A bite from a noble false widow can result in hospitalisation, study says

27 May 2021

Female noble false widow. Image: Dr John Dunbar/Venom Systems Lab, NUI Galway

NUI Galway researchers are studying the noble false widow spider, an invasive species to Ireland, to better understand the potential impact of its bite.

Scientists at NUI Galway have confirmed that a bite from the noble false widow spider could land you in hospital.

In a new study published to Clinical Toxicology, they said that some people who have been bitten by the spider experience symptoms similar to those who have been bitten by black widow spiders. In some severe cases, hospitalisation may be required.

The noble false widow, or Steatoda nobilis, is a relative newcomer to Irish shores but has become one of the most common species of spider found around urban habitats in parts of Ireland and the UK.

It is originally from the Canary Islands and Madeira, and has now spread to Europe, north Africa, west Asia and parts of North and South America.

“Two decades ago, this species was almost unknown in Ireland, the UK or in continental Europe,” said Dr Michel Dugon, head of the Venom Systems Lab at NUI Galway.

“We still have much to learn about its genetics, origin, behaviour and development. One thing is certain though: this species is here to stay, and we must learn how to live with it.”

‘We need to continue to closely monitor bites’

A study last year from the NUI Galway team found that the noble false widow produces a range of toxins that are also found in black widow venom.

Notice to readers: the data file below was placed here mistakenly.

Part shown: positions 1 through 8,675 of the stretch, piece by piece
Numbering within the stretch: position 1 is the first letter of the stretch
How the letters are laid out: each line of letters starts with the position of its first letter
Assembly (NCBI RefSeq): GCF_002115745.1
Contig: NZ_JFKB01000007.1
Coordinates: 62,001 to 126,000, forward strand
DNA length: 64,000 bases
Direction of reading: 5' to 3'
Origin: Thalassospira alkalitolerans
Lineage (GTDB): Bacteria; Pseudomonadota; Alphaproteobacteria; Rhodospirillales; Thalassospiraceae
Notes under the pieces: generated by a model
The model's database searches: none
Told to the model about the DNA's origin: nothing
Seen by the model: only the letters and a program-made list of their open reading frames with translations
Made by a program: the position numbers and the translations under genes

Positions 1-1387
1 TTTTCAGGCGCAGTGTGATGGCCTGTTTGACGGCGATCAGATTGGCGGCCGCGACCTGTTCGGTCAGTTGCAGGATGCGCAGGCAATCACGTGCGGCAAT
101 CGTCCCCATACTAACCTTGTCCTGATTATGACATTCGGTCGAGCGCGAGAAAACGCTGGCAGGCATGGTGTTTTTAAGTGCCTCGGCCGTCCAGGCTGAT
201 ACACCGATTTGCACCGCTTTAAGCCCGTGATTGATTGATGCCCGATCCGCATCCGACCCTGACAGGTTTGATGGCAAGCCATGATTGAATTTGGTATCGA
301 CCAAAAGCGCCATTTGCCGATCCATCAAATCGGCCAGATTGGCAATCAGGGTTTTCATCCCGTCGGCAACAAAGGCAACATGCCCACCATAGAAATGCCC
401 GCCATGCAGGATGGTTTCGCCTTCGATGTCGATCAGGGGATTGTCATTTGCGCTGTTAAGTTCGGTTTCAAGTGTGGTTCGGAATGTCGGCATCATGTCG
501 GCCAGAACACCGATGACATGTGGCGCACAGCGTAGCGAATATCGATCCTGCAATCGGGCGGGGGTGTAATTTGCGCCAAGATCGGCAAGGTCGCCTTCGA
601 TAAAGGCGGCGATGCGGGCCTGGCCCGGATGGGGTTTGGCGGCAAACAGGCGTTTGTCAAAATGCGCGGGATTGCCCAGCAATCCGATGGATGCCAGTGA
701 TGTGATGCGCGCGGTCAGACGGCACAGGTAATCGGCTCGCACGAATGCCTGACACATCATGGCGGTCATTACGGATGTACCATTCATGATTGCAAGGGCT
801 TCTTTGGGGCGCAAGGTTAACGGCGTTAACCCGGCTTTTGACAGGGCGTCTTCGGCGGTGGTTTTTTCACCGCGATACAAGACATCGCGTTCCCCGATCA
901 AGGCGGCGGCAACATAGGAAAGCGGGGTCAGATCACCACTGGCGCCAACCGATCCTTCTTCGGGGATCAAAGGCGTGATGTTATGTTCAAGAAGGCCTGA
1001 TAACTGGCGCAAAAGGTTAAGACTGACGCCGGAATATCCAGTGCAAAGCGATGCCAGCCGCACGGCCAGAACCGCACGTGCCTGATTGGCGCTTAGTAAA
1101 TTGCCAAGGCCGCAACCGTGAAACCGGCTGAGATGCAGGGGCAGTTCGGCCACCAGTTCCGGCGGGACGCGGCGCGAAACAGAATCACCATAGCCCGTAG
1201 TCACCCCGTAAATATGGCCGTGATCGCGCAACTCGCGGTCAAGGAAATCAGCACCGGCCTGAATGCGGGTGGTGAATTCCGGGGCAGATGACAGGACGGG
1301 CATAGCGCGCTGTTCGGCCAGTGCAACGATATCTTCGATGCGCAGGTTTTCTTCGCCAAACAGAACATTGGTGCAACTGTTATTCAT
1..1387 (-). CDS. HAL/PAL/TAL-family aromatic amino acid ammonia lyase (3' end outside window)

They said that while most recorded bites from false widows were mild – causing pain, swelling or stiffness – the spider could deliver a more toxic bite than we once thought.

Bites are becoming more prevalent with the increase in false widow spiders around homes in Ireland, and the latest study from NUI Galway suggests that these could have public health implications in serious cases.

The research team has established a DNA database to allow clinicians dealing with bite cases to confirm the species identity using genetic analysis, which could help with treatment.

“This species is increasing its range and population density, which will undoubtedly lead to an increase in bites,” said Dr John Dunbar, postdoctoral researcher at the Venom Systems Lab and lead author of the study.

“While most cases will have a mild outcome, we need to continue to closely monitor bites by the noble false widow to understand the potential range of symptoms and to treat severe cases when they occur.”

The researchers have been compiling confirmed cases of noble false widow bites. They said that almost all bites occurred in and around the home, with 88pc occurring either when a person was asleep or when the spider was trapped in clothing.

Aiste Vitkauskaite, an MSc student in toxicology at NUI Galway who was joint lead of the study, said around 10 species of Irish spiders have fangs large enough to bite human skin, but in the past five years the team has not heard reports of people being bitten by the native species.

“Within the same period, we have recorded dozens of confirmed or probable false widow bites,” she added. “These spiders will become increasingly common and so will their bites.”

Sarah Harford was sub-editor of Silicon Republic